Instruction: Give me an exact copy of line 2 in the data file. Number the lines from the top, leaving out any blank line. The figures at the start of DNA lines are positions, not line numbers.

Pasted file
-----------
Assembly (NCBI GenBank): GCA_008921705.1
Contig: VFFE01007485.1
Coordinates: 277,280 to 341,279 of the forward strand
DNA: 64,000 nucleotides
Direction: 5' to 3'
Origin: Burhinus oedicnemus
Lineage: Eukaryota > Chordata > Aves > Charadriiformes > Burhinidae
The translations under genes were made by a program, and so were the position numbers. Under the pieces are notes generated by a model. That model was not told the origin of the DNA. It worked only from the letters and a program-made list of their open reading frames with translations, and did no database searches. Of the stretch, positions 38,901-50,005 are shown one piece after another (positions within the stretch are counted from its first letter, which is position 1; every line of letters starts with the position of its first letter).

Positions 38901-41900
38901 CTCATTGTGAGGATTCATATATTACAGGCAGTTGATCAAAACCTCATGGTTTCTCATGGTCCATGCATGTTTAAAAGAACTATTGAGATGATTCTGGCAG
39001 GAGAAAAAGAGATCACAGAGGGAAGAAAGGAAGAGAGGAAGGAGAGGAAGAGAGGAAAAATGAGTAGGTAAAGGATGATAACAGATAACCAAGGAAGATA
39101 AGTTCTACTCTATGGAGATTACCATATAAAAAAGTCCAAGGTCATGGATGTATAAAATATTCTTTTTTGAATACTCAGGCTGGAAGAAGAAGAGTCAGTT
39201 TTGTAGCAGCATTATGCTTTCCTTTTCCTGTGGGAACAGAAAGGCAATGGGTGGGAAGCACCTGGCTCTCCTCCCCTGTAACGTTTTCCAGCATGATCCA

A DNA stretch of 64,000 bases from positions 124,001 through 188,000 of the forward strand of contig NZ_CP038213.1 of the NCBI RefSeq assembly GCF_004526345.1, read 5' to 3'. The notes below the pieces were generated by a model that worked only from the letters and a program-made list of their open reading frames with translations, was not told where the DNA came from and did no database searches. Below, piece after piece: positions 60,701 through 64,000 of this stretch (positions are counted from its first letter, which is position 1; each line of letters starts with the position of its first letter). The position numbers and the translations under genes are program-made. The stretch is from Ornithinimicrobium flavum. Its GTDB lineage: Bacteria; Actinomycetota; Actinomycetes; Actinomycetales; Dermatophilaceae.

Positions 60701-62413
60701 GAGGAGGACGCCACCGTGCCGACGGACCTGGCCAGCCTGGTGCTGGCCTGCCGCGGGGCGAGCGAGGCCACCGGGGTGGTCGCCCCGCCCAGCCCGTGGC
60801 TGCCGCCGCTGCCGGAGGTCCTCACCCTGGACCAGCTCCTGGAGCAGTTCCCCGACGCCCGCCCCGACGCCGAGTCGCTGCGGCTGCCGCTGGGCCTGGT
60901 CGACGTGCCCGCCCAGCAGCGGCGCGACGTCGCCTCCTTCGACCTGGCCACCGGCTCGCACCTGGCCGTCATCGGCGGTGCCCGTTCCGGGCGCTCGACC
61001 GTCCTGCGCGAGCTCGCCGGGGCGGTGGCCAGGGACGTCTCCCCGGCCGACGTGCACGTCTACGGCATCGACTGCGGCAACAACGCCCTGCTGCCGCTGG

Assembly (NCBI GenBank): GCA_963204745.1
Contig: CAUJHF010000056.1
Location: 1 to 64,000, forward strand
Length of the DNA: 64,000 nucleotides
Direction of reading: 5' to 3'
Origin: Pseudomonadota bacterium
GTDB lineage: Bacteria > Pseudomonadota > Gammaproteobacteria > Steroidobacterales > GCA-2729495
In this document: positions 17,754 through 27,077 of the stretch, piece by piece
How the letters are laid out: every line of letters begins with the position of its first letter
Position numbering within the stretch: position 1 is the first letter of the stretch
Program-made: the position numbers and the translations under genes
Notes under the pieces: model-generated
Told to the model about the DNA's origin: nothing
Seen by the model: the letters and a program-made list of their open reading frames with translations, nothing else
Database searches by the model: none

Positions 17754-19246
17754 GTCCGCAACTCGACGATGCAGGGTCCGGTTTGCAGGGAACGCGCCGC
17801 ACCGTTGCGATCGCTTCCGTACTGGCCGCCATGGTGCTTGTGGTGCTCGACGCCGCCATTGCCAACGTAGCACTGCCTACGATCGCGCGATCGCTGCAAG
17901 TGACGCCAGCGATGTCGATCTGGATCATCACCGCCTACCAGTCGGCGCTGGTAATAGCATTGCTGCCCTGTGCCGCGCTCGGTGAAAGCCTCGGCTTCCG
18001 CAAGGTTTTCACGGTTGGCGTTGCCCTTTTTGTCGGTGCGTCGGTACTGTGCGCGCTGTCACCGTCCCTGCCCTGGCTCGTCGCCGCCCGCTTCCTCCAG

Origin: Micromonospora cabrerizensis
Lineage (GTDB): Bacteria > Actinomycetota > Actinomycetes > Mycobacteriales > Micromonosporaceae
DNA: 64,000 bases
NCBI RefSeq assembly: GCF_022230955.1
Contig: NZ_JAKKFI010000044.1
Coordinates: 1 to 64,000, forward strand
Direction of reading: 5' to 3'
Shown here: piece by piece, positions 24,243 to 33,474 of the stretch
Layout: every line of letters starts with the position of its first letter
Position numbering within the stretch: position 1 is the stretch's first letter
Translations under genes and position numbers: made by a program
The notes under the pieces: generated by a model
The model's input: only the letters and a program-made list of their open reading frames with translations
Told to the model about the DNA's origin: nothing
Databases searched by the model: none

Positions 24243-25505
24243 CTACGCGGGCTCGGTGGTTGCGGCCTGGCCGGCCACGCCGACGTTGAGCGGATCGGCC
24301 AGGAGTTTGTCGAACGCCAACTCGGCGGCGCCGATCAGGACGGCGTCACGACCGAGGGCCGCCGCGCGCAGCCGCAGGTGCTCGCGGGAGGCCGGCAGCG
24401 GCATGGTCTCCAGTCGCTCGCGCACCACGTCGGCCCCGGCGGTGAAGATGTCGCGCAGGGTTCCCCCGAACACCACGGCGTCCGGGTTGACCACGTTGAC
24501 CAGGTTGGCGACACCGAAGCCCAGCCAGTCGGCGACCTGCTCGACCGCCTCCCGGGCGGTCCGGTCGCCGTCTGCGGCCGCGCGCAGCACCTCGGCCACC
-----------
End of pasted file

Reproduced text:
Contig: VFFE01007485.1